Mrs Hinch: Cleaning social media influencer under investigation by advertising watchdog

‘I'm overly cautious when it comes to these guidelines’

Katie O'Malley
Thursday 06 June 2019 09:40
Comments
Mrs Hinch shares her best cleaning hacks

Social media influencer Sophie Hinchliffe is currently under investigation by the Advertising Standards Authority (ASA) over concerns of her promotion of cleaning products.

Hinchliffe, who is commonly known by her social media moniker “Mrs Hinch”, boasts over 2.5m Instagram followers and regularly shares her cleaning advice ranging from how to unblock a sink to buying the best cloth.

However, the ASA has said that it received three complaints in April concerning the labelling of the 29-year-old’s adverts within her Instagram posts and is investigating the social media star.

The posts included the products Flash and Febreze, both owned by Procter & Gamble.

Under the ASA’s advertising rules, influencers must clearly specify posts that they have been paid or rewarded to promote, review or talk about a product in their social media feeds in keeping with consumer protection law.

It is believed Hinchliffe received advice from the ASA on two occasions prior to the investigation on how to abide by their rules.

Speaking about the investigation, an ASA spokesperson says: "I can confirm that we received three complaints in April about Mrs Hinch's Instagram posts concerning the labelling of ads (where she was posting about products including Flash and Febreze) and are currently investigating.

"We will publish our decision in due course."

In response to the investigation, Hinchliffe explains: “I take the responsibility that comes with having a large social media following very seriously, and, for me, being authentic and transparent is incredibly important.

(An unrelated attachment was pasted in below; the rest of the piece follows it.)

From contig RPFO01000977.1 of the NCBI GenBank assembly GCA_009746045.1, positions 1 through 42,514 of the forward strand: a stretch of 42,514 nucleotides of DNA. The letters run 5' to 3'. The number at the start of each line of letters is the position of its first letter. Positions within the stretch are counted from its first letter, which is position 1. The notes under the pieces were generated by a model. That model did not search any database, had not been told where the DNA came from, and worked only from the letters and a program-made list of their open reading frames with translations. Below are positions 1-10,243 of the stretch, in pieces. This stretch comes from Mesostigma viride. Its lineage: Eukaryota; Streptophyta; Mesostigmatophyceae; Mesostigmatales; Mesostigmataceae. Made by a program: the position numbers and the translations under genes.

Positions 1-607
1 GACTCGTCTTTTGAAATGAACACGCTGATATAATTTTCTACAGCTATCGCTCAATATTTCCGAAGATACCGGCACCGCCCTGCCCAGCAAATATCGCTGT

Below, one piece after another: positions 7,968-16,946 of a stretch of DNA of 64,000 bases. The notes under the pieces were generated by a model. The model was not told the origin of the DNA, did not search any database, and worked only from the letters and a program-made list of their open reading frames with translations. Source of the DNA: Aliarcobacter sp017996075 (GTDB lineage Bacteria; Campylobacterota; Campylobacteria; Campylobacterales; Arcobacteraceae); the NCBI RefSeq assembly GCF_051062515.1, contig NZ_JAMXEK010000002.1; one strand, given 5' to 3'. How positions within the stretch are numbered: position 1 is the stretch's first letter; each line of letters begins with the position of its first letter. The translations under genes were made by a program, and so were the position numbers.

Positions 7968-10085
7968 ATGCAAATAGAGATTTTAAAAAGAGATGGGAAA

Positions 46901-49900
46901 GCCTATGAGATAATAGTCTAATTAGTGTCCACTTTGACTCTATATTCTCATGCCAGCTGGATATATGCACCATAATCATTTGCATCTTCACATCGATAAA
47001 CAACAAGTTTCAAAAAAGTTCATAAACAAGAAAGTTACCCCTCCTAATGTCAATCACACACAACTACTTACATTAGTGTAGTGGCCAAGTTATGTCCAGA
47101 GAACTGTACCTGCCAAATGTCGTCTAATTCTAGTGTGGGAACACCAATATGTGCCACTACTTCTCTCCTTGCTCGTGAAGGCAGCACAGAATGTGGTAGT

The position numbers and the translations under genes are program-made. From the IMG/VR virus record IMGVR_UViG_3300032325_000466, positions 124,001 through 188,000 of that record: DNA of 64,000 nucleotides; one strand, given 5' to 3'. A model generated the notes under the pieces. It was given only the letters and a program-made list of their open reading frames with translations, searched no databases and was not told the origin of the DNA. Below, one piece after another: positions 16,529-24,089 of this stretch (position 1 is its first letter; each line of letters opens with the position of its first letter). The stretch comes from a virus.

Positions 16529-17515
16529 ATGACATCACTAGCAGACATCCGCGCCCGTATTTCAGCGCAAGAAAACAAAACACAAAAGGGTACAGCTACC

"I'm fortunate that brands want to work with me, but I only collaborate with those that I genuinely like and would recommend to people."

The social media influencer continued, adding that she continues to learn about social media practices and believes her followers “are clear about any content that is part of a commercial partnership, and that which isn't”.

Hinchliffe concluded: "In fact, I'm overly cautious when it comes to these guidelines and will continue to be."

Last year, the ASA and the Competition and Markets Authority (CMA) published an Influencer’s Guide to advertising rules related to social media posts.

A segment from the guide reads: “Commercial relationships must be disclosed upfront, any views expressed by the influencer should be genuine and everyone involved should ensure that there are robust compliance processes in place that accurately reflect the requirements of the law."

Failure to comply with the ASA's rules can result in legal action.

In January, influencers including Zoella, Ellie Goulding and Alexa Chung committed to clearly disclosing whether they have been paid to mention a product or service, and even whether it has been gifted to them for free.